- time with valued colleagues and long-standing industry friends,
- an occasional meal and more than an occasional drink,
- tweetups and meetups,
- our annual Brazen Hussies gatherings, and more.
I have just celebrated my 68th birthday (it was 9/24 in case you want to plan now for next year) and am basking in the afterglow of another year well-lived. Living large, personally and professionally, honors those who never got this far, and the number of loved ones who didn’t grows longer with each passing year. One of the byproducts of aging that’s rarely discussed is how many friends and family members you outlive, and each one of those losses really hurts.
As I’m finalizing my own preparations for these conferences, I thought you might enjoy a few tips from my personal list. And like all good twitterstreams, please read from the bottom up:
#HRTechConf bonus tip: This is where I had planned to suggest that you read my entire blog, from 11/9/2009 forward, but that seemed really pushy. Instead, just read those posts that are relevant to your purpose in Las Vegas and/or Amsterdam. I can’t help but encourage you to focus on the posts that discuss what’s happening in HRM software that’s just out of sight, what you should be looking for “derriere le mirroir.” What you don’t know can cost you dearly!
#HRTechConf tip #10: Get #HRTechConf and #HRTechEurope 2014 on your calendar and in your budget now. With Steve Boese taking over Bill Kutik’s impresario role for the US show, I’m sure we’re in for some surprises. But I’m counting on Steve doing a bang-up job of continuing the tradition of great session topics and presenters which has made the US show the absolute best in class. And Marc Coleman and Peter Russell will be one year further along, in 2014, their own show’s growth and learning curve. Ron and I are already planning for next year, and I hope you will do so ASAP.
#HRTechConf tip #9: Talk, talk, talk and listen, listen, listen because sharing questions, ideas and experiences with colleagues is the point. Bring your list of the folks you follow most on Twitter and make it a point to meet them. Come to my “ask the expert” sessions and hit me with your questions. And do feel quite comfortable approaching almost anyone about anything reasonable; it takes a village, and that’s HR Tech all over.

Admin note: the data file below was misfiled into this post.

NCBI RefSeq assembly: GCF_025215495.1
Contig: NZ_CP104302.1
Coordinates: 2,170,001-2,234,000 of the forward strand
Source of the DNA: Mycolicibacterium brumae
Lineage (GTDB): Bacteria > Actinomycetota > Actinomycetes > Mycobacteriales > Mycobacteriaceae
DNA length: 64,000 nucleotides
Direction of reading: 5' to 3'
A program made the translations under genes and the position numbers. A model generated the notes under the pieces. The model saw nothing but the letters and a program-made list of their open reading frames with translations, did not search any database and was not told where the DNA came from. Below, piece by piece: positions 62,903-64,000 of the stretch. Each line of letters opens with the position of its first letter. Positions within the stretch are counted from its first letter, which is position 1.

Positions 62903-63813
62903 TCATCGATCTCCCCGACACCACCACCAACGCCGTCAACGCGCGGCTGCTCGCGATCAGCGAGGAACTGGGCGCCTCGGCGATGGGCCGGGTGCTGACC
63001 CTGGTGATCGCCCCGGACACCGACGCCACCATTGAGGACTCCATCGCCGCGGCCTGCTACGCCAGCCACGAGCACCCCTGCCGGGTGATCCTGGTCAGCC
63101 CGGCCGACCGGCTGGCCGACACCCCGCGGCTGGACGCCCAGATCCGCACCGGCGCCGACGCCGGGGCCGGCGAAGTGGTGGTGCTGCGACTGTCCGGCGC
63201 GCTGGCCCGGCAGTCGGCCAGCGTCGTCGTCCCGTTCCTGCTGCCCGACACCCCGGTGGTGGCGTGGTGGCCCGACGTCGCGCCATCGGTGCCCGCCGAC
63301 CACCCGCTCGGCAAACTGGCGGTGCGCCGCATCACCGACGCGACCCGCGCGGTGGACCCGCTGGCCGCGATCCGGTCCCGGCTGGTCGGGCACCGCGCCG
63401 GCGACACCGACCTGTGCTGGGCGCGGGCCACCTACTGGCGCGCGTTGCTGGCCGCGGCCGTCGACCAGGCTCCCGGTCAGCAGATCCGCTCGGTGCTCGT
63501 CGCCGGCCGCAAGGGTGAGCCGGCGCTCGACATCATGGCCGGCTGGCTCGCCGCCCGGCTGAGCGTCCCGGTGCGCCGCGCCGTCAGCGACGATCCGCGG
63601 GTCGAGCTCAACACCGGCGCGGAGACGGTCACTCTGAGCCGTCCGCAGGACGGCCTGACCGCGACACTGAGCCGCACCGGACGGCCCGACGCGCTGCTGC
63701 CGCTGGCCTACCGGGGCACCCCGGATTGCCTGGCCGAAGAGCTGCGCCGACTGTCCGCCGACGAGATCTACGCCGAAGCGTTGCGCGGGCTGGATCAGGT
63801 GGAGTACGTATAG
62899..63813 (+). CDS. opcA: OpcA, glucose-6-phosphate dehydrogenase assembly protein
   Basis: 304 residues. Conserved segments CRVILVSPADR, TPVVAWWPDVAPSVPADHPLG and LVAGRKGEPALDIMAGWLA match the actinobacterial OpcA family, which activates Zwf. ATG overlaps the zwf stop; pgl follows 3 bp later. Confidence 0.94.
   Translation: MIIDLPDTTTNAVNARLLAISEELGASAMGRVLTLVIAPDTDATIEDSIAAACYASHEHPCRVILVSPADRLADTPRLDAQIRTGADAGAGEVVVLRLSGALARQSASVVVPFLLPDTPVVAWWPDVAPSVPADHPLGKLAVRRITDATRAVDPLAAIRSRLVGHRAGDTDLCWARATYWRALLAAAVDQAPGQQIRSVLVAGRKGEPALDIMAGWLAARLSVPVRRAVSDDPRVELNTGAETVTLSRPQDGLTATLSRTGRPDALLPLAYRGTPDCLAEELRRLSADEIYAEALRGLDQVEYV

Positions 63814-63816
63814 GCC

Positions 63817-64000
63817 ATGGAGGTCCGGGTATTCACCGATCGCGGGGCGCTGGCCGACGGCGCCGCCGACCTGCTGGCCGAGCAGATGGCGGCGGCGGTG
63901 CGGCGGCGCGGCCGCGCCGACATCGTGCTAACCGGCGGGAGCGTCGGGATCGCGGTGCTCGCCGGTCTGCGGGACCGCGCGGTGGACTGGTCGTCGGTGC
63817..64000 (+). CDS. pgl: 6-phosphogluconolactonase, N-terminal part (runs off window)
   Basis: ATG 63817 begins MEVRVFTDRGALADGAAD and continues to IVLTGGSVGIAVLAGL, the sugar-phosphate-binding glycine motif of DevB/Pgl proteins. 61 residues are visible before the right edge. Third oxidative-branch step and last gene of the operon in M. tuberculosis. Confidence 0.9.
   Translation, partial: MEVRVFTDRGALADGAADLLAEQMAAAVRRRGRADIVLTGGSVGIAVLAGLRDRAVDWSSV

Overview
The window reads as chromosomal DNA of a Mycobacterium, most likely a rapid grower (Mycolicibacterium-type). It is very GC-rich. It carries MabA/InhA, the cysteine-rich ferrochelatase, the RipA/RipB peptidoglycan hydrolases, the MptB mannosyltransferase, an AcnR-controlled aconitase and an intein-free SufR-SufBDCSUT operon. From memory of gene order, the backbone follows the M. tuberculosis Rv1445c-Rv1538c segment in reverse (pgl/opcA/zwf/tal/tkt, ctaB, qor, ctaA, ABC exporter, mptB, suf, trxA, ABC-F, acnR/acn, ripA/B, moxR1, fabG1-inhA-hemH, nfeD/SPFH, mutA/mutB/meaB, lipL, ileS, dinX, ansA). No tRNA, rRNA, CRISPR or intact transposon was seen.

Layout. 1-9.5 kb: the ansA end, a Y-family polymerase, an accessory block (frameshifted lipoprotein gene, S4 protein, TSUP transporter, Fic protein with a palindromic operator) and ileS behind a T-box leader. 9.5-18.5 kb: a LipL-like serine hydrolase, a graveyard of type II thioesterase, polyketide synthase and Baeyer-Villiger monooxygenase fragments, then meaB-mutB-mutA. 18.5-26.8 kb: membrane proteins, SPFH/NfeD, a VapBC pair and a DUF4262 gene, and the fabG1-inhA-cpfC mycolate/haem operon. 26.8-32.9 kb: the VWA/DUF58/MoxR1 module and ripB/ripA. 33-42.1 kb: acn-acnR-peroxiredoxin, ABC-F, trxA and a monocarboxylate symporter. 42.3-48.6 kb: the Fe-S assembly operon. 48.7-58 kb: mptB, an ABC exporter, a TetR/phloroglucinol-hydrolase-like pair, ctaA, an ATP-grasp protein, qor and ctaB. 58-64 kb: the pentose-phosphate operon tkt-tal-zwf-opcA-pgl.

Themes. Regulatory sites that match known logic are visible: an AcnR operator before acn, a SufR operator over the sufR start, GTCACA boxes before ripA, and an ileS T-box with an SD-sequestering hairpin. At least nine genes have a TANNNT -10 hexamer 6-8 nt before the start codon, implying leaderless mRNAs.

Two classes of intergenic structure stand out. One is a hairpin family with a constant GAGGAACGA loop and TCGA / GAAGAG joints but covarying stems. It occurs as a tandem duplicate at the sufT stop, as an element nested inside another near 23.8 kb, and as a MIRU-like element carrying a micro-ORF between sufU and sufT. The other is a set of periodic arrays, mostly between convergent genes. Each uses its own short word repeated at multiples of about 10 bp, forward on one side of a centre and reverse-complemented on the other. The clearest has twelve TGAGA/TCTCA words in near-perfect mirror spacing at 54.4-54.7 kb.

#HRTechConf tip #8: Bring a swag carrier if you’re flying in or plan to carry your #Monster home in your lap. Ron can’t imagine coming home from #HRTechConf in Las Vegas without a new monster, and who’s going to tell him that we’re overrun with them here at HQ? And if you’re a vendor doing some swag planning, we love: umbrellas (the rainy season is on right now, and you can never have too many), interesting stress reduction toys, cuddly creatures (why doesn’t anyone ever give away big stuffed alligators), shoe bags (those soft ones in which you pack your shoes when traveling), towels (all sizes appreciated), t-shirts (medium for Ron, XL for me — embarrassing but true), but please no more vendor-branded iPad covers. The risk of meeting with Vendor A with your iPad wrapped in Vendor B is too high.
#HRTechConf tip #7: Leave room in your schedule for serendipity and for nature breaks — well at least nature breaks. I’ve met some amazing women during those nature breaks; I can’t speak for what goes on in the men’s room.
#HRTechConf tip #6: Attend as many sessions as possible. I do because they’re excellent, and at Bill’s show there’s NO sales crap allowed. Woe be it unto any vendor who tries to slip a sales pitch into their session because the Kutik has both a loud gong and one of those long sticks with the curved ends they used in vaudeville to pull bad acts off the stage. Organizers of the Amsterdam conference, which is really still a startup, are working hard to ensure that program content is as free as possible of overt selling from the stage, and I’m quite prepared to support them in this effort with my collection of noisemakers.
#HRTechConf tip #5: Don’t try to attend > 3 vendor parties after a long first day of sessions. I hate missing all those great parties, but my party all night and work all day years are behind me — and behind many to most of you. Save at least a few brain cells for the second day of sessions; you’ll thank me if you do.
#HRTechConf tip #4: Plan your conference in advance. With what vendors do you want to schedule extended and/or private demos? Make those appointments now. What attendees with whom you share specific issues/vendors/industry concerns/etc. do you want to meet? And if you’re all on the same true SaaS product, you won’t have to waste a minute asking each other what release you’re on! Do that outreach and arrange those meetings now. Pick your sessions and, because there are too many good ones for just one person, find a buddy with whom you can divide and conquer. Better yet, bring a whole team to these conferences and cover the ground.
#HRTechConf tip #3: Carry a water bottle and refill it every chance you get. Convention center climates are designed to dessicate, and they never have enough refreshment stations. I could suggest that you bring a flask, but we HR people would never make such a suggestion.
#HRTechConf tip #2A: Assume that the convention center will be too cold/too hot/too drafty/too whatever, and dress accordingly. We’ll be overrun with executives from across the industry, buyers and sellers, so you may want to lose the flipflops, cutoffs, and anything that reveals parts of you that I’d rather not see. Here I’m showing my personal biases, but business casual does not translate in my book into anything lower down the sartorial scale than clean pressed jeans, a similarly clean ironed t-shirt with at least short sleeves, most of your tattoos tactfully covered, and shoes. Of course, these suggestions only apply to the granddaddy of HR technology shows, the big Kahuna, in Las Vegas. Our Continental colleagues lean toward business formal, as in dark suit and tie. Hmm….